For 2006 the current pattern of gradually slowing growth is expected to continue. In cooperation with the Fundación Premio Arce of the Universidad Politécnica de Madrid a short-term forecast has been elaborated according to which international tourist arrivals worldwide are expected to grow between 4 - 5% in 2006. Growth is projected to be around one percentage point lower than in 2005 but still somewhat above the forecast long-term annual growth rate of 4.1%. This outlook is supported by the continued good shape of the world economy in most parts of the world and the improved prospects for the eurozone economies, in particular its most important source market Germany .

Three major uncertainties remain for 2006. First, it is likely that terrorism will continue to be present. However, experience shows that its impact lately has been rather limited and short-lived. Travellers overall have assumed the risk and have been undeterred by external threats. Secondly, rising energy prices, inflation and interest rates might finally change the economic scenario. This has not been much of a problem until now, as the price hike has mostly been an expression of the strong economic growth and the corresponding demand for energy. Should this situation continue and affect economic growth in Asia , the tourism industry could start feeling the impact.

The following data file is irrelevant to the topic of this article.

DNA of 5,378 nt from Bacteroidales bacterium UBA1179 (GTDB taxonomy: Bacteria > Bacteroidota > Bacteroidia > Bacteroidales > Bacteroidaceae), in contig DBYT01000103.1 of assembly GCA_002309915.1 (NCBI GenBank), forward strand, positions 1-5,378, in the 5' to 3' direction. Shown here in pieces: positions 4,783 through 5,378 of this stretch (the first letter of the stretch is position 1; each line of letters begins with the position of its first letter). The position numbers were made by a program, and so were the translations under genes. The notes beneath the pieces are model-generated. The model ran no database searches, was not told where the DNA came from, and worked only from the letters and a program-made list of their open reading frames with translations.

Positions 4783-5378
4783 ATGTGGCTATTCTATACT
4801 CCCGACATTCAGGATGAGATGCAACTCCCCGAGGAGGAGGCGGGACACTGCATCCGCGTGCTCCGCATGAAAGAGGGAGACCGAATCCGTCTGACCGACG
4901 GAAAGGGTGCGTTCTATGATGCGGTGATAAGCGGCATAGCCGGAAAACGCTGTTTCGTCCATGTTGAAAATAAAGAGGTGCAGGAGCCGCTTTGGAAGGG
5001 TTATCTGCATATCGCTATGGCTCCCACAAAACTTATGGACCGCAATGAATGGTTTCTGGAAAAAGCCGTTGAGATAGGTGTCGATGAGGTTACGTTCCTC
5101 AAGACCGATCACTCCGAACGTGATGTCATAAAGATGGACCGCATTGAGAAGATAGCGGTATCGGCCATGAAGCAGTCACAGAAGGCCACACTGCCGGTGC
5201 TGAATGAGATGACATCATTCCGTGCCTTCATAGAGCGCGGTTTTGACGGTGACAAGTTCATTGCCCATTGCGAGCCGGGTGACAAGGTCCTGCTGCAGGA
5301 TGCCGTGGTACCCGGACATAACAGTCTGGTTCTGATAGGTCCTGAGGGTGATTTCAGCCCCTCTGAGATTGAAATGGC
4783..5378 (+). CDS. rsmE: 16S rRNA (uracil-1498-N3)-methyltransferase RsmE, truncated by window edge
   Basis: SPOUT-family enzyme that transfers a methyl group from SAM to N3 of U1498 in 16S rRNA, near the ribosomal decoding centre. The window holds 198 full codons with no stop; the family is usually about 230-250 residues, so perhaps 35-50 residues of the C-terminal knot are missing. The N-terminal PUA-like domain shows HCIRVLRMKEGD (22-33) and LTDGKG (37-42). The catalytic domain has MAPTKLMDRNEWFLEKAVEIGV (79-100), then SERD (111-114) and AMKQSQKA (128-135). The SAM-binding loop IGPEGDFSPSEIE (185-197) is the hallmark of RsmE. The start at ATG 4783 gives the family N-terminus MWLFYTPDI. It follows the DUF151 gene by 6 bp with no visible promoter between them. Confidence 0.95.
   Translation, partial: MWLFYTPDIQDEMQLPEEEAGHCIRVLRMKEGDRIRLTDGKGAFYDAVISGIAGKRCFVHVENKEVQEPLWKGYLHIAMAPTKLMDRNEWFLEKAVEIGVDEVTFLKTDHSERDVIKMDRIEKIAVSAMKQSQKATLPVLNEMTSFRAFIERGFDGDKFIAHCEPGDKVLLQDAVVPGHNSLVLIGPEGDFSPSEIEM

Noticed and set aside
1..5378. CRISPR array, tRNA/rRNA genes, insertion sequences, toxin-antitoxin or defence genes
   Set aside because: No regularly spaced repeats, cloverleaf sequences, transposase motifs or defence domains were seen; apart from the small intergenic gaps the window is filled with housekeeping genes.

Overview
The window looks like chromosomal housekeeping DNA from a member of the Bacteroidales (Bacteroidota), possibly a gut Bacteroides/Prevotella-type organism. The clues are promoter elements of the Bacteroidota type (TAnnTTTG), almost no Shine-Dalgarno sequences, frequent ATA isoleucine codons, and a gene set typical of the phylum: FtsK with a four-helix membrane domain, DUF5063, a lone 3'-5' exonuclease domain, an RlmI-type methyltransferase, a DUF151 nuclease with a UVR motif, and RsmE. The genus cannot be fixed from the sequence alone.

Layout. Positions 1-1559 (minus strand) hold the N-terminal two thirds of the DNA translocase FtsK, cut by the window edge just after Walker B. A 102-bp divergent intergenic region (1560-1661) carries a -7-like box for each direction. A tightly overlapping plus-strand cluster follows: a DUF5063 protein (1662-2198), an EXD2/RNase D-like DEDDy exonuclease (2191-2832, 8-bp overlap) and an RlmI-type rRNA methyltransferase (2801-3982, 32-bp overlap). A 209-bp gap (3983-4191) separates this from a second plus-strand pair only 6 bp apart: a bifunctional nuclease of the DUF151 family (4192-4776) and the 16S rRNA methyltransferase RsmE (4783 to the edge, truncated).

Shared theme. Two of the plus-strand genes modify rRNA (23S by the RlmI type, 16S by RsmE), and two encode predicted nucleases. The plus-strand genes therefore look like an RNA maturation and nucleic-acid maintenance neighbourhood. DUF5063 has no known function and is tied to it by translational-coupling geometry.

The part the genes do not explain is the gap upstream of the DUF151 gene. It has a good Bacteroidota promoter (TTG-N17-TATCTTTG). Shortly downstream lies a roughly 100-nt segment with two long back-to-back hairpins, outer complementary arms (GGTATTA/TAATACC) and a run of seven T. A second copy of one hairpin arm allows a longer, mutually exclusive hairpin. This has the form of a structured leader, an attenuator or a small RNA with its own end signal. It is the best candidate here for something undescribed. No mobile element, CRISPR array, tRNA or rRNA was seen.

Finally, the further spread of avian flu could be a serious threat for the tourism sector. Avian flu has been present in the world for several years now and it is currently limited to birds and isolated cases of people living in very close contact with infected animals. As yet no transmission of the virus between humans has been detected and it is hard to say whether, when and where such a mutation will occur. For the moment there is no reason to change travel plans as long as recommendations issued by national and local health and veterinary authorities are respected.

“Panic is always a bad advisor”, says Mr. Frangialli. “What we can do is to monitor the situation closely and prepare for it, should it happen. In spite of the current uncertainties I am confident that world tourism and all its stakeholders will weather the storm - if it does come - in the best way possible.“